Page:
(AT): If you think about common carriers these days, it isn’t just exclusive with companies like UPS®, USPS®, DHL—common carriers now include companies like Uber, Lyft, Shipt, and it also includes independent contractors delivering parcels for Amazon®. All of this creates a vastly different landscape for jurisdictions to navigate.

Have brick-and-mortar type businesses been affected in any way?

(AT): If you’re still a brick-and-mortar business, you’ve probably only seen a difference in terms of an increase in products and services being regulated, especially so if you’re a grocery or convenience store where you’re bringing in new products like eCigarettes or CBD products.

How can a company figure out how and where it should be filing?

(AT): This is why it’s complicated. A company would need to research each jurisdiction they generate revenue in to determine if there is some type of local or state requirement. And if it has products or services that are regulated, additional research might be needed to verify if it needs to file additional licensing. This level of research is incredibly time consuming.

It sounds like at the end of the day, jurisdictions see that there’s a lot of money left on the table if they don’t make changes to be able to capture more of it, but corporations are making changes of their own to avoid paying fees whenever possible. And the game of cat and mouse continues.

(AT): Little by little, all of this puts companies into a decision-making mode—do they cross their proverbial fingers and hope they don’t get caught or do they disclose everything and voluntarily file where they’re doing business? Do they only look at every city where they have a significant amount of revenue?

In the real world, it often comes down to simply cost versus resources. Most companies don’t have the personnel to research every jurisdiction they’re generating revenue in, and most don’t have the money to pay a third-party to do the research. That’s how companies big and small get to this point where they don’t see a solution, so they just keep doing what they’re doing and cross their fingers that it doesn’t get worse.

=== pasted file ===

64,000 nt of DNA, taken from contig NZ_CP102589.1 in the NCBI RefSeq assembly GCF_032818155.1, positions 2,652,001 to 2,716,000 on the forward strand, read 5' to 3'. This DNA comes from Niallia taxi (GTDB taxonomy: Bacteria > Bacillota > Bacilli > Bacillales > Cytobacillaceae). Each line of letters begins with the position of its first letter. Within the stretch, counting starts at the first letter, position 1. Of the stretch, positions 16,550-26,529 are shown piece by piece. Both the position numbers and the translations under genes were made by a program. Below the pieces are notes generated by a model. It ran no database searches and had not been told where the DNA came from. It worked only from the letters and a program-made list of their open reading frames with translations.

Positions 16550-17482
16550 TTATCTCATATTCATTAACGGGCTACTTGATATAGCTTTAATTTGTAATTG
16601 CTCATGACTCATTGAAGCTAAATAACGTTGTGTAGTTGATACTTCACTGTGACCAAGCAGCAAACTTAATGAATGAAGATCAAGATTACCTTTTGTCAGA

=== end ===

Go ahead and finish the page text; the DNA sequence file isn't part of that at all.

How can CSC help?

(AT): CSC’s been in the business of business licensing for a long time. We have learned that different companies have different needs, based on their industry, size, and workforce. For companies that need help with business licensing work, or are short on resources, we offer full-service outsourcing in addition to research services to help companies that may be out of compliance get back into good standing.

For companies that prefer to manage their licensing in house, we provide a self-service licensing management solution called CSC License Pro®.

About the author

Industry-recognized expert Arianne Turnier is an advocate for supporting the needs of licensing professionals and recognizing the value they bring to their respective workplaces. Arianne has been at the forefront of CSC’s license compliance technology for 15 years.

Visit for more information on CSC’s portfolio of business licensing and permitting solutions.

Join Arianne on an upcoming webinar, where you can hear her talk through common licensing challenges and hear more information about CSC’s portfolio of business licensing solutions.